Friday, December 17, 2010

Real Baby Food

Babies are the easiest category of people to feed real food to. It's also a lot less complicated than people make it out to be.

We steam and puree vegetables to make homemade baby food and store the extras in the freezer. The bottles of natural unsweetened applesauce from the grocery store are great for babies if you don't want to make your own and is still a better deal than the small jars. For Wyatt we've even made him homemade rice cereal. We sent brown rice through the wheat grinder and then cooked it like creamy wheat, another option is to cook up a batch of rice first and then puree it.

The thing that I have noticed with my babies is that they don't actually like "baby food" for too long before they are ready to move on.  I don't push them to eat too much baby food so that we don't compromise the nursing relationship, so by the time they are getting used to eating "people food" and moving on to larger portions they are ready to move on to finger food. 

The next step is to take the vegetables that would have been cooked and pureed and simply cook them.  Little diced sweet potato, squash, and carrots are great baby food.  The baby picks it up and basically mashes it to a pulp before it reaches his mouth--then gums it and swallows it down. 

We feel good about peas right now as well as cubed bananas (of course never leave an eating baby unattended, and always assure that your chosen source of medical advice --not me-- deems the food appropriate for your baby's stage).  And eventually we'll move on to add plain beans and chunks of cheese. We also start feeding them oatmeal and other hot grain cereals just like the rest of the family. Raisins are good once babies have a nice set of teeth. 

Moving quickly along to include foods with textures other than just smooth-puree is good to help babies be open to trying new things.  And the most important thing is to never stop giving them the vegetables they've been eating all along. 

When we could tell Wyatt was ready for some food of the teething biscuit variety I started looking for recipes. I found some recipes on this baby food website which is also where we got the info on making the rice cereal.  I wanted a non-wheat recipe, no extra sugar, and having no eggs was a good thing too.

The recipe we tried out recently --Oat and Banana Drops-- was a hit.  It made a biscuit that was soft and mushy in the baby's mouth (as opposed to the type that is hard and dissolves as the baby sucks on it).  They were delicious--tasting similar to a banana-walnut-type muffin but with 753 less calories a piece and containing only happy baby ingredients.  And they made for one satisfied baby.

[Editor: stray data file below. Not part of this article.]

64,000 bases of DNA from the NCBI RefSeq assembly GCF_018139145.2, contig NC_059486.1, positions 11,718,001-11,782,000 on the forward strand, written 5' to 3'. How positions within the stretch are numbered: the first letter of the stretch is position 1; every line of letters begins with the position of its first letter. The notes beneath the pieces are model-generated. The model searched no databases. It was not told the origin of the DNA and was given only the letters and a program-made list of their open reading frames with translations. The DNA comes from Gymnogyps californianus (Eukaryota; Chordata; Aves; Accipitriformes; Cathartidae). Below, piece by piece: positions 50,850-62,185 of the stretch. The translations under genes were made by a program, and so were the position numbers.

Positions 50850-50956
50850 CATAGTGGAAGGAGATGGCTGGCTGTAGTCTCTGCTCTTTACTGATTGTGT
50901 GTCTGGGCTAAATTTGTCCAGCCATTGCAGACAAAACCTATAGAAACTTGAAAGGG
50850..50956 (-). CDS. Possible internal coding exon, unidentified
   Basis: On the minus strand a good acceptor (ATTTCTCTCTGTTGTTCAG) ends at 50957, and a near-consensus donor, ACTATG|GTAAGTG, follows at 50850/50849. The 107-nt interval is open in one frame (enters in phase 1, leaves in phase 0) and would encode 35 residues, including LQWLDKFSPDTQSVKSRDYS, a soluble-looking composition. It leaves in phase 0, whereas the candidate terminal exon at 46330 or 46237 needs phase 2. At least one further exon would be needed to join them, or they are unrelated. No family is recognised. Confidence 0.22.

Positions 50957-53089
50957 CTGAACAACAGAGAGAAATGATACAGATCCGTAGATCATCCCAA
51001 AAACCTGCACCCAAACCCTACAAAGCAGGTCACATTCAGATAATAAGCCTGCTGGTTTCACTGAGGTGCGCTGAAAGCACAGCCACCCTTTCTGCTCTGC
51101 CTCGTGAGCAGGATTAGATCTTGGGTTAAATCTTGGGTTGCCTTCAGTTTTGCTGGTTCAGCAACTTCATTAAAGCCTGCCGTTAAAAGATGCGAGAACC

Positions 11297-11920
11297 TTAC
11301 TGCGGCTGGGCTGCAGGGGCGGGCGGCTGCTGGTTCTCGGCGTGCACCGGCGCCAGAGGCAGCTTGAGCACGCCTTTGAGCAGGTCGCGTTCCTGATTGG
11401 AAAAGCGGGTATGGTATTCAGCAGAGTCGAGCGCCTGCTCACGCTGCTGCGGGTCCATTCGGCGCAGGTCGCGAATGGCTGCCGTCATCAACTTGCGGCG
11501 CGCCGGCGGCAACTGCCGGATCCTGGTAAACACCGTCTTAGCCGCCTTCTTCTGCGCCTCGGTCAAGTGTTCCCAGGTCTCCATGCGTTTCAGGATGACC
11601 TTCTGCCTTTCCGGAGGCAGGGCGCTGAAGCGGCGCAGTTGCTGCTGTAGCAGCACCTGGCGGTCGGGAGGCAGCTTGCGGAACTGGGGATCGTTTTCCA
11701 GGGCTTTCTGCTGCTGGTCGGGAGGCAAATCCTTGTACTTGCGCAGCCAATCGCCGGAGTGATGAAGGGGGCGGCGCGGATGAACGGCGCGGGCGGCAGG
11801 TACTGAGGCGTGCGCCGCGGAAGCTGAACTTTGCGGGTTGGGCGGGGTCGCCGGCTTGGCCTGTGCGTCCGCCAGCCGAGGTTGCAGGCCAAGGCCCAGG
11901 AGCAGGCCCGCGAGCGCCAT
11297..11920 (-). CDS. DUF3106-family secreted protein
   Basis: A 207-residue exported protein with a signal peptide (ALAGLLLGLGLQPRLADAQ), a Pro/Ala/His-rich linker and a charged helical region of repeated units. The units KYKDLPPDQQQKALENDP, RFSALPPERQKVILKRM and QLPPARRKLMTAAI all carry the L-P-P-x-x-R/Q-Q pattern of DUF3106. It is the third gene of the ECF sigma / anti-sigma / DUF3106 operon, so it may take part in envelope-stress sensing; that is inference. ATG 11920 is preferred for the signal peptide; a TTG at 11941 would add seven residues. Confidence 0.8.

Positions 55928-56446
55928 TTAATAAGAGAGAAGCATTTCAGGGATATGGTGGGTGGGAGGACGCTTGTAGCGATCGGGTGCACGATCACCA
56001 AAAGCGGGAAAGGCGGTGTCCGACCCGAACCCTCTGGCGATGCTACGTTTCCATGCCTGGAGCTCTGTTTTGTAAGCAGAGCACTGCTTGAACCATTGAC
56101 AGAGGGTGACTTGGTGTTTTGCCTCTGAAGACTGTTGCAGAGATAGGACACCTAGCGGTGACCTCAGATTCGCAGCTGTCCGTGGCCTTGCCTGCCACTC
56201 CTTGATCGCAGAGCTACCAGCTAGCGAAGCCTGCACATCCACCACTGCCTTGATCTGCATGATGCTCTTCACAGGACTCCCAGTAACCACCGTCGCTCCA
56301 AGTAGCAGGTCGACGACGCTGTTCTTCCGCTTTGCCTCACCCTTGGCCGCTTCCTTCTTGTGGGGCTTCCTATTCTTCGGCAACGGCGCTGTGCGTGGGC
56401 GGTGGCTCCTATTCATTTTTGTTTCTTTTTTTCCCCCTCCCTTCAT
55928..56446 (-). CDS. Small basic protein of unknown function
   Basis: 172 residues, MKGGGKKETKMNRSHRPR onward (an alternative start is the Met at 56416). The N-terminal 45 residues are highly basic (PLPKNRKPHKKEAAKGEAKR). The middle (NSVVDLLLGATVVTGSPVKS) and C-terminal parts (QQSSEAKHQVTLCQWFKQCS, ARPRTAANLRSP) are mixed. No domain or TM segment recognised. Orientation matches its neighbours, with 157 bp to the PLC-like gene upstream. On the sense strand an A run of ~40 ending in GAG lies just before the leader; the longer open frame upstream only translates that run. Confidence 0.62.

This is the only picture I have because the entire family ate up the half batch within 12 hours.  (Had to let the baby share his nourishing snack with the rest of us--we need it too!)



Oat and Banana Drops -- Baby Biscuit Recipe:


1 c quick oats
1 c ground oats (oat flour)
1/4 t salt
1/4 t cinnamon
1/4 t nutmeg
1 t baking powder
1 c (2-3) ripe bananas, mashed
1 t vanilla extract
3 T oil


Mix dry ingredients together, set aside.  Mix wet ingredients, pour into to dry mixture. Drop by the spoonful onto parchment paper or greased baking sheet, or use a piping bag to make long bars. Bake 12-15 min at 350.

This is (before cooking) how I made mine.  Wyatt likes to be able to grab on and have something sticking out of his fist to chew on.  This was a half batch and made 16.  A full batch should make about 32 bars or 64 drops and should hopefully last more than a day. 



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Have you tried anything new recently?  I love to get new recipes.  Link up here to share your real food recipes.

Real food is just what it sounds like: real ingredients, fruits, vegetables, milled grains, basic dairy products, things in forms close  to the way they can be found in nature. (We don't  take ourselves too seriously --if a recipe is made from combining the  ingredients from six tin cans--we are probably not interested--but if  you have an ingredient here or there that is typically on the "do not  invite" list we'll still be your friends-- 'cause we do it too.)

If you've blogged your recipe grab a "Real Food Friday" badge for you post or sidebar and leave us a link.  If you don't blog.  Link to an online source of the recipe and leave a comment on this post telling us about it.  I'll leave the linky open all weekend, and see you back for the next Real Food Friday in a fortnight.

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